Sub-Saharan Africa

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Bentley, Ziegler, and Streets-Salter wrote how the spread of Islam, from the Middle East to the sub-Saharan Africans societies in west and east of Africa, brought many changes. These changes were manifested because of trade; with trade came cultural and political changes. Furthermore, sub-Saharan societies changed, when many of the wealthy dealers and the presiding leaders adapted the Islamic faith. Moreover, trade, religion and politics, helped Muslim sub-Saharan societies to have a closer connection with the rest of the world. However, the most significant impact on sub-Saharan Africa was the arrival of Islam. After the eighth century, Islam reached West Africa by traveling in two different routes: to the west by the use of camel caravans, …show more content…

Department of Arts of Africa conveys that, “between the eighth and ninth centuries, Arab traders and travelers, then African clerics, began to spread the religion along the eastern coast of Africa and to the western and central Sudan”; this helped with the growth of new societies. The first group of people that converted to Islam was the Sudanese merchants. These traders would introduce the religion of Islam throughout sub-Saharan Africa. With the introduction of the camel, traveling across the Sahara was accomplished much faster, than before. Muslims in North Africa recognized the value of trading across the Sahara. By the late eighth century, the Muslims had established commercial relations with societies in sub-Saharan West Africa. During their Sahara travels, they discovered Gao, a trading center, …show more content…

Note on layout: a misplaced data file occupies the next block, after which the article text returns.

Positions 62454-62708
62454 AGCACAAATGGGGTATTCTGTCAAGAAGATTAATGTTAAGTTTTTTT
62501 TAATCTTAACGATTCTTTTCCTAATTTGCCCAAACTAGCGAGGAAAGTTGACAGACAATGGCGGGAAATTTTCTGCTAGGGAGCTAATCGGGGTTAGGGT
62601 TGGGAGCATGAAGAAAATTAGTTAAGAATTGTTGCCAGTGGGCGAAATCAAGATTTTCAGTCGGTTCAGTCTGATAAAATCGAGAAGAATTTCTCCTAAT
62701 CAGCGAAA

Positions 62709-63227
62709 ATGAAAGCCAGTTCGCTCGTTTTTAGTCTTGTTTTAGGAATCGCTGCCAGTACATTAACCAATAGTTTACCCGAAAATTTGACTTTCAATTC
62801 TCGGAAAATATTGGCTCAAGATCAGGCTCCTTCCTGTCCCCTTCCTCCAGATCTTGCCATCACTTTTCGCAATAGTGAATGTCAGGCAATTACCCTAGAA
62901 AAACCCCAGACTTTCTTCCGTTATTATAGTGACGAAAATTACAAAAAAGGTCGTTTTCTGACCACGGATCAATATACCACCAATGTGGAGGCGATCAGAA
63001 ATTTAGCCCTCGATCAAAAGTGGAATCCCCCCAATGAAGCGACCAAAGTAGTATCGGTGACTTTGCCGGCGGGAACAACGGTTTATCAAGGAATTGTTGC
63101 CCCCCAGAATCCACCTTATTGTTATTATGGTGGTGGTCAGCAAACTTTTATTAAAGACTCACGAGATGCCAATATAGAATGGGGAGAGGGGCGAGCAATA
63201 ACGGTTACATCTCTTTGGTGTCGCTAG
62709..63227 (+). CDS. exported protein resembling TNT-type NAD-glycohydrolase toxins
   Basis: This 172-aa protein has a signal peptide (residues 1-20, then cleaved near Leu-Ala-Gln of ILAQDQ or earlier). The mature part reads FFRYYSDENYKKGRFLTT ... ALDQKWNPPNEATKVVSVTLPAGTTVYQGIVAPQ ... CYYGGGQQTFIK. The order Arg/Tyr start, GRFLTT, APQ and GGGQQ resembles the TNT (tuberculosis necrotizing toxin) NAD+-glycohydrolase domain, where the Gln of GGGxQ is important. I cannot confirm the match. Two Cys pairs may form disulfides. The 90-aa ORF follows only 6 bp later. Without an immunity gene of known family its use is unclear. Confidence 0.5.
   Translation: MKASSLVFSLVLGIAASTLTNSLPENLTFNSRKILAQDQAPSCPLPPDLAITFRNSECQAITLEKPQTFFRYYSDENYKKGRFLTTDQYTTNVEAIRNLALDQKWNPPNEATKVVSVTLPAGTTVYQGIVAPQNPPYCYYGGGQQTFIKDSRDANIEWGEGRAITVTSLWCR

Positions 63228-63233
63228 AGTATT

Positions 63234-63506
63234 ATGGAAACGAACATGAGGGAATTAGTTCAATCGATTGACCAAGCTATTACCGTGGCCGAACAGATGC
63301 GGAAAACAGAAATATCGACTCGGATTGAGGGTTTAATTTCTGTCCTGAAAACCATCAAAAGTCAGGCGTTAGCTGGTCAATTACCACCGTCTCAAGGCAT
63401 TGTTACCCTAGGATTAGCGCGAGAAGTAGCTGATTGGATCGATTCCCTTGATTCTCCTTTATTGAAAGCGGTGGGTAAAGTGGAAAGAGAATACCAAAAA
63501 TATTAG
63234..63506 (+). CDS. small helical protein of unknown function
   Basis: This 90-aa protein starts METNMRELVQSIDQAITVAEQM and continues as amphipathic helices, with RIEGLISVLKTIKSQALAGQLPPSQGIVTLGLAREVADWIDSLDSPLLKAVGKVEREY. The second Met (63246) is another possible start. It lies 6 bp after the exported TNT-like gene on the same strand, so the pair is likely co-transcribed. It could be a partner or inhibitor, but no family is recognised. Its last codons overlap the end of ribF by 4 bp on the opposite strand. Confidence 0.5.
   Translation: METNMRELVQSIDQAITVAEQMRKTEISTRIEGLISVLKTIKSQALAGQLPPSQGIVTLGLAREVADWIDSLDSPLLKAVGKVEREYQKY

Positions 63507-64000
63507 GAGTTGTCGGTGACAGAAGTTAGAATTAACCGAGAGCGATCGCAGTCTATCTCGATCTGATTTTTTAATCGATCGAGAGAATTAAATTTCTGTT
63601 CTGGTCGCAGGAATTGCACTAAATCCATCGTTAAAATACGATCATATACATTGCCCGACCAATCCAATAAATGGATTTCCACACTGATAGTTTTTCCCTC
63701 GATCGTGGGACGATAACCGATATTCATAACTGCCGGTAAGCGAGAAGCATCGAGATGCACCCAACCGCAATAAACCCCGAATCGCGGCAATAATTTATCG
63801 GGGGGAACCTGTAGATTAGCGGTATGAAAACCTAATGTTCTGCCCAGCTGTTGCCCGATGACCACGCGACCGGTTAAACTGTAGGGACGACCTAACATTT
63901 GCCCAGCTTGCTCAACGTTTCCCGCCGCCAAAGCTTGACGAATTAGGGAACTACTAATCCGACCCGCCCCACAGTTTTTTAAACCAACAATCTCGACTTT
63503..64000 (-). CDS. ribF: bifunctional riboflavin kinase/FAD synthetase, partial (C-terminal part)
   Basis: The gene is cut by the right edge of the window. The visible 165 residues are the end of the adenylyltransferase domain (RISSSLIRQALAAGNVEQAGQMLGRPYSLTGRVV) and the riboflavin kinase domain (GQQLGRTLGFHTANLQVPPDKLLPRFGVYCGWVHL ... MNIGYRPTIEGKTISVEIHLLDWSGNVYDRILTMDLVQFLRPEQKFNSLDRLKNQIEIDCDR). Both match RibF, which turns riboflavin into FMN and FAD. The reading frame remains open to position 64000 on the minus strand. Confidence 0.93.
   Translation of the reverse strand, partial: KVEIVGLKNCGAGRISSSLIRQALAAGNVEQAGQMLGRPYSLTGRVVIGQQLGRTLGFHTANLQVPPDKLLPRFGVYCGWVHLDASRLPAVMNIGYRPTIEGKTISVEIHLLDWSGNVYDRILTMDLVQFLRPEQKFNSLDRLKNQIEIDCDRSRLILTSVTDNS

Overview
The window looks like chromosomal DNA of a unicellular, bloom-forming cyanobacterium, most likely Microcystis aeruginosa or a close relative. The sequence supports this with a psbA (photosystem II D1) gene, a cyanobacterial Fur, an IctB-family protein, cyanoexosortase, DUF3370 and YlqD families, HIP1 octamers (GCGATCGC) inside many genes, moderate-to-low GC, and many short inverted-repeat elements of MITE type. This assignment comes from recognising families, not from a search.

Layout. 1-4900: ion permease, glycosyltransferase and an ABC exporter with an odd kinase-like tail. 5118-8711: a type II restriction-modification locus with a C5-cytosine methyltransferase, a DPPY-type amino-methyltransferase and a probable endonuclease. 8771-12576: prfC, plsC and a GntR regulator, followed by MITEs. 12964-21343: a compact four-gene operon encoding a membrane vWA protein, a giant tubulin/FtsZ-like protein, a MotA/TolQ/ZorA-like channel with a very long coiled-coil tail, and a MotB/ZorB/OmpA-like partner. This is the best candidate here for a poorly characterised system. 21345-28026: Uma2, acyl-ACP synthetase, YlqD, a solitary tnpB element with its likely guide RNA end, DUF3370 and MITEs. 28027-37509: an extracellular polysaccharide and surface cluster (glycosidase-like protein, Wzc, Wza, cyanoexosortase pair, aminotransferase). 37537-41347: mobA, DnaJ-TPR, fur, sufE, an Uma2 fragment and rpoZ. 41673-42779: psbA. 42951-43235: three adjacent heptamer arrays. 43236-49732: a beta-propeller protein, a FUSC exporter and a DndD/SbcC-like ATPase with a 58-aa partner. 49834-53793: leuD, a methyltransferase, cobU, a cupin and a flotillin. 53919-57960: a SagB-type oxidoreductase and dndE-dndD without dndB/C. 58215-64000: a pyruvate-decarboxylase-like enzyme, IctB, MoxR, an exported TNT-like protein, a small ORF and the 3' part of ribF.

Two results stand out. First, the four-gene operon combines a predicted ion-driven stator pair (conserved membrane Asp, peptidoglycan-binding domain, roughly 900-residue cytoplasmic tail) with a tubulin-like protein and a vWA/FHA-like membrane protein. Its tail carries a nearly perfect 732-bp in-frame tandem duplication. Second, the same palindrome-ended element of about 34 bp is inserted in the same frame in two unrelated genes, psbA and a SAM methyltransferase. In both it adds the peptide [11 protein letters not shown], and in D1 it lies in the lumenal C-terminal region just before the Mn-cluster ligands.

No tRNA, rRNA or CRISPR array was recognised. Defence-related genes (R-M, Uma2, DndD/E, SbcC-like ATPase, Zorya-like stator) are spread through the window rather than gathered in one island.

al. 292); this helped significantly with the affairs between the Muslim traders of North Africa and the Muslim nomads from the Sahara. Bentley et. al, adds that the converted kings and merchants didn’t totally forget about their own religion, “rather, they continued to observe them for purposes of providing cultural leadership in their societies” (295); moreover, the diversity of religion (Muslim and Christianity) helped keep politics, and religions to be the central aspect of African societies. Moreover, Guisepi emphasizes that the kings that did switch to Islam had more influence and the greatest power, in which it helped with the development of more Muslim

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